Monday nights are generally pretty paltry when it comes to EMS calls, and since that’s my night at the ambulance base, I usually get to enjoy a relaxing evening and a good night’s sleep. (When the crew and I don’t stay up ’till 2AM watching cartoons, of course!) Except for a few bursts of activity – like our baby delivery in October ’03 – we’re pretty laid-back.
Last night broke this pattern.
We were toned (savvy-speak for ‘dispatched’) a few minutes after 8PM for a two-vehicle motor vehicle accident. My partners Jason and Kay (and I) rolled one ambulance, while other-partner Phil waited in quarters in case a second was needed. About 1/4-mile down the road, we received word from the dispatcher that a second ambulance would, indeed, be needed – so Phil rolled another bus alongside our chief, Mark.
Jason, Kay and I arrived at the scene a minute or so after the fire department, and met one of our EMTs who had just arrived in his own truck. We split up to manage the three victims – two shaken-up occupants of a Ford Explorer, and the driver of a Dodge Intrepid who was in significantly worse shape.
The driver of our sedan was only alert to his first name, but couldn’t tell us the current month or give us any of his history (such as allergies, medications, etc). Hearing this, we opted to start a MercyFlight helicopter to airlift the driver to the hospital. Hoping they’d still fly despite a strong thunderstorm that just moved through the area (knocking out power sporadically around the town), I radioed in the request.
Ten minutes later, the MercyFlight ‘bird’ touched down in a nearby field. By this time, the non-critical patients were on their way to the hospital aboard Phil’s ambulance, and our sedan driver had been extricated by the fire department. As I gave a report to the flight paramedic and flight nurse, the rest of the crew started an IV and splinted a possible leg injury.
The flight crew opted to do a “hot load”, where the patient is loaded into the helicopter with the engines running and the rotors turning. It’s a dangerous procedure, since propwash tends to kick up ground debris, and the tail rotor poses a self-explanatory hazard – but it also cuts minutes off the transport time.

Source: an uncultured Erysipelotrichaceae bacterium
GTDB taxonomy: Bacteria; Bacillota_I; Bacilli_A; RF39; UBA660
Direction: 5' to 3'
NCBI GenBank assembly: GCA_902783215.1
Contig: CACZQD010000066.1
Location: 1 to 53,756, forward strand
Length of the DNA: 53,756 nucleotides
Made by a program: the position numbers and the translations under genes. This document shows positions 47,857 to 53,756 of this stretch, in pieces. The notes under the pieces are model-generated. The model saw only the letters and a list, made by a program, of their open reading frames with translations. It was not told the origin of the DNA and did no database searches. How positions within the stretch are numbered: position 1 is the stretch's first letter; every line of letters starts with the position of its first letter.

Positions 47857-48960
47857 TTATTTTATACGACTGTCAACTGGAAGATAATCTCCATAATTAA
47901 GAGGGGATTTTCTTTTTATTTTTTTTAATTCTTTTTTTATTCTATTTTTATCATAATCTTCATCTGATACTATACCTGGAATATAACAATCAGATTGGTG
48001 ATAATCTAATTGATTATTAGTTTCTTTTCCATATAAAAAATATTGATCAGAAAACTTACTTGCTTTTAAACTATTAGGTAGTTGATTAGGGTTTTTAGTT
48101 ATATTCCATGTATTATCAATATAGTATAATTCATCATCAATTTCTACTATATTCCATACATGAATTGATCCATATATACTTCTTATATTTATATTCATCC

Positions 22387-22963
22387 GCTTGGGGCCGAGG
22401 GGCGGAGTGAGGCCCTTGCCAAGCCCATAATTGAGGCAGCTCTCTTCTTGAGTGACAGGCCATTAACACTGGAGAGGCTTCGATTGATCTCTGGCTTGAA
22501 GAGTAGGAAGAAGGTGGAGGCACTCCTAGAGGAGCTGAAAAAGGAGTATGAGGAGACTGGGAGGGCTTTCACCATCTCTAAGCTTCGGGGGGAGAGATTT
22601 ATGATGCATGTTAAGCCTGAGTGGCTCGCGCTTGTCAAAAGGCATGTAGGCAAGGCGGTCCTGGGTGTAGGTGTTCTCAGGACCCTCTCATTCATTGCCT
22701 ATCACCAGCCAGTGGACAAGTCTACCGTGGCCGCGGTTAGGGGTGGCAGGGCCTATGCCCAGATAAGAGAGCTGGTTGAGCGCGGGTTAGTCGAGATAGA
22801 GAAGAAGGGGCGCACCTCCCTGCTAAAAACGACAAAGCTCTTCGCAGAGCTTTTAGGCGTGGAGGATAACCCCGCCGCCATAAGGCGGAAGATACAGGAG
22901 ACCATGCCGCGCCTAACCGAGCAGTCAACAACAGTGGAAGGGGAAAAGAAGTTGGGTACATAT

A crew of six – myself, partners Jason and Kay, the two helicopter crew members, and one fire fighter – rolled the patient to the waiting helicopter on our gurney. The pilot stood by to keep everyone safely clear of the tail rotor as we ducked under the copter’s boom. It took a few seconds to slide the patient in, and I stopped for a moment to look around. The rotors and jet engine drowned out every other sound, and there was a strange dissonance created between the low rumble of the top rotor, the whine of the tail rotor and the shrill 15,000-RPM idle of the engine. The rich-smelling jet exhaust washed down over us, reminding me of the airport and that distinct smell that inevitably kicks off vacations and business trips.
After the patient was loaded, I guided my crew out to the helicopter’s right side. The flight crew locked in the gurney and closed the bird’s belly hatch as we walked away with the empty gurney. We stood back, standing on the road not far from where the crash happened, and watched. The pilot spooled up the engine and – in one smooth motion – pulled up from the ground and nosed toward the hospital.
We headed back to clean up and start the paperwork… The patient would land at the trauma center before we ever left the scene. The system worked like clockwork – it was beautiful. It was life-saving as art. It was the reason why we all do what we do.